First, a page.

Have you ever been in the house alone and sworn you’ve heard the toilet flush on its own? It’s possible your cats have learned to flush the toilet, but surely they can’t be flushing it six or seven times a day. Is your house haunted by well-hydrated ghosts?
Before you start calling the Ghostbusters, don’t worry; phantom flushing is a common phenomenon in houses. It’s an easy problem to fix, and we guarantee it won’t require any salt-filled shotgun shells. Read on to learn why your toilet randomly runs and what to do about it.
Before we start talking about phantom flushing (spoiler alert: it’s not ghosts), let’s go over some of the basics of toilet anatomy. First off, you have the bowl, where the water sits, and the tank, where the mechanisms are.
When you flush your toilet, a chain attached to the handle pulls up on a flapper that covers a hole in the bottom of the tank. This allows the water to flow down into a siphon tube below the bowl. When that siphon tube fills, it sucks the water out of the bowl until the tube empties again, producing that distinctive sucking sound.
Once the water is gone out of the tank and bowl, the fill valve in the tank begins to pour water back into the tank, where it flows down into the bowl. Attached to the fill valve is a lever with a rubber balloon on the end. The balloon floats on top of the water refilling the tank until it reaches a level that will flip the fill valve shut, finishing the flushing process.
So if the thing that kickstarts the flushing process is pushing down the handle on the toilet, why do you sometimes hear your toilet flush or run on its own? This happens when water leaks out of your toilet tank, artificially starting the flushing process.
Depending on how bad your leak is, you may only hear the tank refilling, or the toilet running, from time to time. This means the water level in the tank has gotten low enough for the rubber balloon to trigger the fill valve to open. Or if your toilet is leaking fast enough, it may fill that siphon up with water, causing a full-on flush cycle to run.
You may be wondering why phantom flushing is an issue. After all, now that you know it’s not ghosts or your cat flushing the toilet at random, it’s not really an inconvenience for you. But phantom flushes can waste hundreds of gallons of water a day and driving your water bills through the roof.
On average, each flush of a toilet uses about one and a half gallons of water. So every time your toilet flushes, that much water is going down the pipes for no reason. But even more insidious are the slow leaks that you don’t notice; a steady leak running all the time can send 200 gallons of water down the pipes every single day.
If you’ve never heard your toilet flush on its own, you may be thinking that there’s nothing to worry about. But leaking tanks are a surprisingly common problem, and as we’ve mentioned, they may not always take the form of a phantom flush. Even if you don’t hear the toilet randomly running, you may still have a slow leak.
Luckily, there’s an easy test to figure out if your toilets are leaking or not. Take some food dye, pour a few drops in the tank of your toilet, and leave it there without flushing the toilet for about half an hour. Then check the water in the toilet bowl; if it’s colored with food dye, you’ve got a toilet leak.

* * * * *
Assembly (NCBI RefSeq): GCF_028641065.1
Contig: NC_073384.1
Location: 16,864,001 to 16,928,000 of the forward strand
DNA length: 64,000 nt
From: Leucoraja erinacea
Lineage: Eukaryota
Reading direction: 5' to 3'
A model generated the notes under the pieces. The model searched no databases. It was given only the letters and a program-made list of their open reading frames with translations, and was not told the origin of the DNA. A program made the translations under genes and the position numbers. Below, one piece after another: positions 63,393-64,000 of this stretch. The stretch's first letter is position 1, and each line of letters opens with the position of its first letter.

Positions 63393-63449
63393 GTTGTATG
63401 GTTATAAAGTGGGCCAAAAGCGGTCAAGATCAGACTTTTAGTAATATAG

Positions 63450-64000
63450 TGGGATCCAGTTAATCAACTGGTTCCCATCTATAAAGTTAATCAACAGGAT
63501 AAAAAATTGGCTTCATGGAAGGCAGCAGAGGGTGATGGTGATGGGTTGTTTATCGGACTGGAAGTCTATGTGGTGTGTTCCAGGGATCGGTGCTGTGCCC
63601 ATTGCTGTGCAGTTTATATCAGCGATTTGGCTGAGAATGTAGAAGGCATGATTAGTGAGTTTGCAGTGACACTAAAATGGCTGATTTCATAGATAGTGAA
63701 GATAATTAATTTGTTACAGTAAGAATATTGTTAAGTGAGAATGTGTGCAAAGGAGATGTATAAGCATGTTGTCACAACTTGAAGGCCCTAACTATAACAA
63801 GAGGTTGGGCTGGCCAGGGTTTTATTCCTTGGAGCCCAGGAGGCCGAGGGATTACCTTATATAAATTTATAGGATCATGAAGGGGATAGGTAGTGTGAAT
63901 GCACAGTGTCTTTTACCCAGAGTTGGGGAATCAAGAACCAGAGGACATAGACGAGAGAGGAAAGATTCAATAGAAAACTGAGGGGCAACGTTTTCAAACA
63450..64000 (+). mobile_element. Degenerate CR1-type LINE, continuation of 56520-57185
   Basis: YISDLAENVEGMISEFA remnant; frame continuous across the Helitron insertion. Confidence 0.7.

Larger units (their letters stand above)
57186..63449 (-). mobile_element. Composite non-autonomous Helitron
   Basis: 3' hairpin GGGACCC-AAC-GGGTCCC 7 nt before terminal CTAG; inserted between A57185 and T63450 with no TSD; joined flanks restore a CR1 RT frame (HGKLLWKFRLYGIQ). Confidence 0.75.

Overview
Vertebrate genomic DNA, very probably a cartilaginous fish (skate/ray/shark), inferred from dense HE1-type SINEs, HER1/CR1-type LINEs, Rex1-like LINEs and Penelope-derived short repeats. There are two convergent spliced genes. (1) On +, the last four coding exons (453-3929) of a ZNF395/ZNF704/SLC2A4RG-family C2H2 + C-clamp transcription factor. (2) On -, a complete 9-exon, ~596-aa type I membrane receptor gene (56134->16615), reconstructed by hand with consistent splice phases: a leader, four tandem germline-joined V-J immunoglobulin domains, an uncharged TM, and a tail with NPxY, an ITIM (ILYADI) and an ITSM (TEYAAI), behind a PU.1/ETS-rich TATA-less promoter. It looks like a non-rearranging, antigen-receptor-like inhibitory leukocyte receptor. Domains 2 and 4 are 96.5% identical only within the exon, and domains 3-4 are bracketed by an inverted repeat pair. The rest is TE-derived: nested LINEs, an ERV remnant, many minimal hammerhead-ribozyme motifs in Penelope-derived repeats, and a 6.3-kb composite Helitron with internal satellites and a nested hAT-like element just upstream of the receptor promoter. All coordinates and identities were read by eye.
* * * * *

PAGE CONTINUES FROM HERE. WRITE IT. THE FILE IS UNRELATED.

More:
So what is it that makes toilets leak anyhow? The usual culprit is a flapper that doesn’t form a tight seal over the hole in the bottom of the tank, which is called the flush valve. These flappers can wear down over time, and they may not form a completely watertight seal over that flush valve anymore.
Sometimes a flapper can be in perfect condition and may still not cover the flush valve completely. This is usually due to the chain that attaches to the toilet handle being too short. The chain won’t allow the flapper to sit all the way down over the flush valve, and you get a leak.
Take the lid off your toilet tank and take a look at what’s going on around the flapper valve. If it seems to be worn down or cracked around the edges, it’s time to replace it.
Start by turning off the water supply and flushing the toilet to remove all the water from the tank. Take the chain off the worn-out flapper, and unhook its two ears from the flush valve. Then hook the ears of the new flapper back over the flush valve and hook the chain back on.
If your flapper appears in fine condition, check that the chain going to the toilet handle isn’t too short. If there seems not to be enough slack, adjust the chain so that the flapper can sit all the way down on the valve. After you’ve adjusted it or attached the new flapper, turn the water supply back on and flush the toilet a couple of times to check that the chain isn’t too loose to start the flushing process.
If you’ve checked the flapper and all seems fine there, you may have a bigger problem on your hands. Sometimes toilet tanks get cracked, and when this happens, it’s time to replace the toilet. Check to see if there are any beads of water on the side of your tank, and if there are, call a plumber.
Phantom flushes are an extremely wasteful problem with a simple solution. Check your toilets for leaks, and if you discover a problem, it’s worth the ten minutes to fix it. You’ll save a lot on both your water bill and your environmental impact.
If your toilet randomly runs, get in touch with us at Beehive Plumbing. We offer residential and emergency plumbing repairs, as well as a variety of installation services. Book an appointment with us today to get your toilet repaired or replaced.
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